Oakland City Attorney John Russo filed a lawsuit in Alameda County Superior Court Thursday to seek a court order compelling Waste Management of Alameda County to collect garbage that has piled up since it locked out its employees on July 2.
Joining Russo at a news conference at City Hall that also was attended by six City Council members, Mayor Ron Dellums said uncollected garbage, recycling materials and compost “poses a clear and compelling health and safety issue,” citing potential contamination from flies and rats.
A spokeswoman for Waste Management of Alameda County said Thursday
that Oakland’s lawsuit was “unnecessary” because the company has already restored weekly residential garbage, yard waste and commercial waste collection services.
Company spokeswoman Jennifer Andrews said Waste Management also
will resume regular curbside recycling services Monday.
“We’ve increased the number of temporary workers and are back to
100 percent” service levels, Andrews said.
Russo said the city has received more than 1,000 emails and phone calls from residents complaining about uncollected trash.
He said, “We are entirely within our contract rights and California state law to demand this health and safety issue be addressed immediately. We have a duty to protect Oakland’s people and businesses. This situation has gone on long enough.”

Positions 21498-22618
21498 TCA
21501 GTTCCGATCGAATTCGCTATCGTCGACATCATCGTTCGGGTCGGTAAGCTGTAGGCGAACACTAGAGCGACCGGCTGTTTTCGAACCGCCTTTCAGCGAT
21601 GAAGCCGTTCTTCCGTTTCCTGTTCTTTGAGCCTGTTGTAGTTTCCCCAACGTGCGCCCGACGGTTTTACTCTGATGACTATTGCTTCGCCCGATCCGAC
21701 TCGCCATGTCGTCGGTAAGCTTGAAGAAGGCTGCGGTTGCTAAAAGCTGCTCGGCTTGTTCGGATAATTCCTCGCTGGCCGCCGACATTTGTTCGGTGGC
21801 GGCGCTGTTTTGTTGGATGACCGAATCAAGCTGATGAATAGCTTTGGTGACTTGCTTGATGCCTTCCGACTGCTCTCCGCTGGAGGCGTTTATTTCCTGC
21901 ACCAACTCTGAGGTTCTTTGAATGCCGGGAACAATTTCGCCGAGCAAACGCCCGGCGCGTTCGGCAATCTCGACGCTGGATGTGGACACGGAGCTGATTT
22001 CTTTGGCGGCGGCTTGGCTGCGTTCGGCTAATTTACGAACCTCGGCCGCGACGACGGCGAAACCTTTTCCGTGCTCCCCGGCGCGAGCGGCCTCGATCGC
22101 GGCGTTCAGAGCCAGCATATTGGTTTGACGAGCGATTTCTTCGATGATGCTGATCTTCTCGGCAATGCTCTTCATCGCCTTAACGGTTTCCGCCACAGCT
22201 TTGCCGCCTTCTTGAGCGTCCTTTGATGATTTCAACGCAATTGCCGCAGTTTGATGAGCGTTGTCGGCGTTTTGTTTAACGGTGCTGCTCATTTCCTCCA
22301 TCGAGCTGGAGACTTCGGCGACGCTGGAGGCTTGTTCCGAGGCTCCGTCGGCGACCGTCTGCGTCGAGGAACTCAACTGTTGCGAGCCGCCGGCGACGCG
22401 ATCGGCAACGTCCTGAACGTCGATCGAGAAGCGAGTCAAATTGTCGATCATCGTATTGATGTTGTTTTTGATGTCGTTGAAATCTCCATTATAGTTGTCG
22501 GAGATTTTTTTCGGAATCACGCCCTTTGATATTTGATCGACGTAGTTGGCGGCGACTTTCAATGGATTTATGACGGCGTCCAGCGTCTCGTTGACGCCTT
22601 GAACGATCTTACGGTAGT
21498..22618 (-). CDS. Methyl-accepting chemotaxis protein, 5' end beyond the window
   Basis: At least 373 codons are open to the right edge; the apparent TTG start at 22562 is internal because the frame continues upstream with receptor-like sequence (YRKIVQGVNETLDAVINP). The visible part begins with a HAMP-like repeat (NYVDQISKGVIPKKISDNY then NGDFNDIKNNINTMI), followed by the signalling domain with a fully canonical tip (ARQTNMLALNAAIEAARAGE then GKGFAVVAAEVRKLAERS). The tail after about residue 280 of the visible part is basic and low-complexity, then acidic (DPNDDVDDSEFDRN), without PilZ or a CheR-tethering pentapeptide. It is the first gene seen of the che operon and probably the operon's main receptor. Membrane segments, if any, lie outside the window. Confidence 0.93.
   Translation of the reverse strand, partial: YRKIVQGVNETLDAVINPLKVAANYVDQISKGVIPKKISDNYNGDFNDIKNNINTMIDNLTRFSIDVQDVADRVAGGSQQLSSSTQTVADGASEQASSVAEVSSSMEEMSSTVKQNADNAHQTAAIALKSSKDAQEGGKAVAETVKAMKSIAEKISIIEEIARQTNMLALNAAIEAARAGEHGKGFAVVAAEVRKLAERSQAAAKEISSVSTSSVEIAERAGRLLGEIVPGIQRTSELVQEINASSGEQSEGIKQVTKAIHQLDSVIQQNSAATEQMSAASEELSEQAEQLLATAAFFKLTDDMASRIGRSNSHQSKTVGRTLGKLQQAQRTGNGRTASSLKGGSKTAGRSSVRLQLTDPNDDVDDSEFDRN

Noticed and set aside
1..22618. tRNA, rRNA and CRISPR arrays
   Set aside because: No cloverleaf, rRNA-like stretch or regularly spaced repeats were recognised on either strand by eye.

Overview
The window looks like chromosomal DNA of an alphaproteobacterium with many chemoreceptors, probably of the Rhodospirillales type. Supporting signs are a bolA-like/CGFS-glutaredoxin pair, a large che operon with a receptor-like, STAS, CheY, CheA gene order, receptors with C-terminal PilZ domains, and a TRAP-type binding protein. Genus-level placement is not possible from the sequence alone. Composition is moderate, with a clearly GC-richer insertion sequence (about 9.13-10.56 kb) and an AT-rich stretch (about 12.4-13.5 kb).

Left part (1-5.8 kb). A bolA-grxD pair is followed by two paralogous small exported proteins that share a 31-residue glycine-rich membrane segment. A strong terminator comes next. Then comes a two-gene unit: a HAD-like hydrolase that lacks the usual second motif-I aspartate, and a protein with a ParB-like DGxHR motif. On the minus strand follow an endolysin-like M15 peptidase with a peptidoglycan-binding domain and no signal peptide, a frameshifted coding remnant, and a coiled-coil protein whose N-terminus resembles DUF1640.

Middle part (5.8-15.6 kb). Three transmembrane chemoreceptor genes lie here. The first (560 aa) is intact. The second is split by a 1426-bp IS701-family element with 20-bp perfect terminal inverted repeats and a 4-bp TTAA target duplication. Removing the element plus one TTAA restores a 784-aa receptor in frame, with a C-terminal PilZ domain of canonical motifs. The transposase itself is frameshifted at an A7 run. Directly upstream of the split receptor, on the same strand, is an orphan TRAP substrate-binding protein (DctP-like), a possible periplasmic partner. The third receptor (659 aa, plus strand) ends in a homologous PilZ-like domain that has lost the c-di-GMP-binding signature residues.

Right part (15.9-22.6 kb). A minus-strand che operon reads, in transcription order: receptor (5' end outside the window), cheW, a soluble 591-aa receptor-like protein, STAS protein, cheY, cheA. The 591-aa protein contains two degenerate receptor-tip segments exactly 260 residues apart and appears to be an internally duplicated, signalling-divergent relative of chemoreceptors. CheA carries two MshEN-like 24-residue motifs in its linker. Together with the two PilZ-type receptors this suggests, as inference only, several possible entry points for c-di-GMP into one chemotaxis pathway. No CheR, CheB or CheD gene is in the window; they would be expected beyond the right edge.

Russo said the city filed suit only after many formal and informal talks over ten days failed to resolve the problem.
In the East Bay, Waste Management serves Albany, Emeryville, Oakland, Hayward, Newark, Livermore, the Castro Valley Sanitary District, Oro Loma Sanitary District in parts of San Leandro and San Lorenzo, San Ramon and unincorporated Alameda County.
Talks for a new contract with more than 500 employees who work in the East Bay began in March. Waste Management said it locked out the employees because it feared they would go on strike.
The company and union representatives met with a federal mediator Monday but didn’t make any progress.
Waste Management said that it has restored full service, but City Councilwoman Jean Quan said “garbage is still not being picked up.”
Russo said there will be a court hearing Monday on the city’s bid to get an injunction against Waste Management.
But he said the city will drop or at least postpone its litigation if it’s convinced Waste Management has truly restored full service.
“This is not a lawsuit I want to win—it’s a problem I want to solve,” Russo said.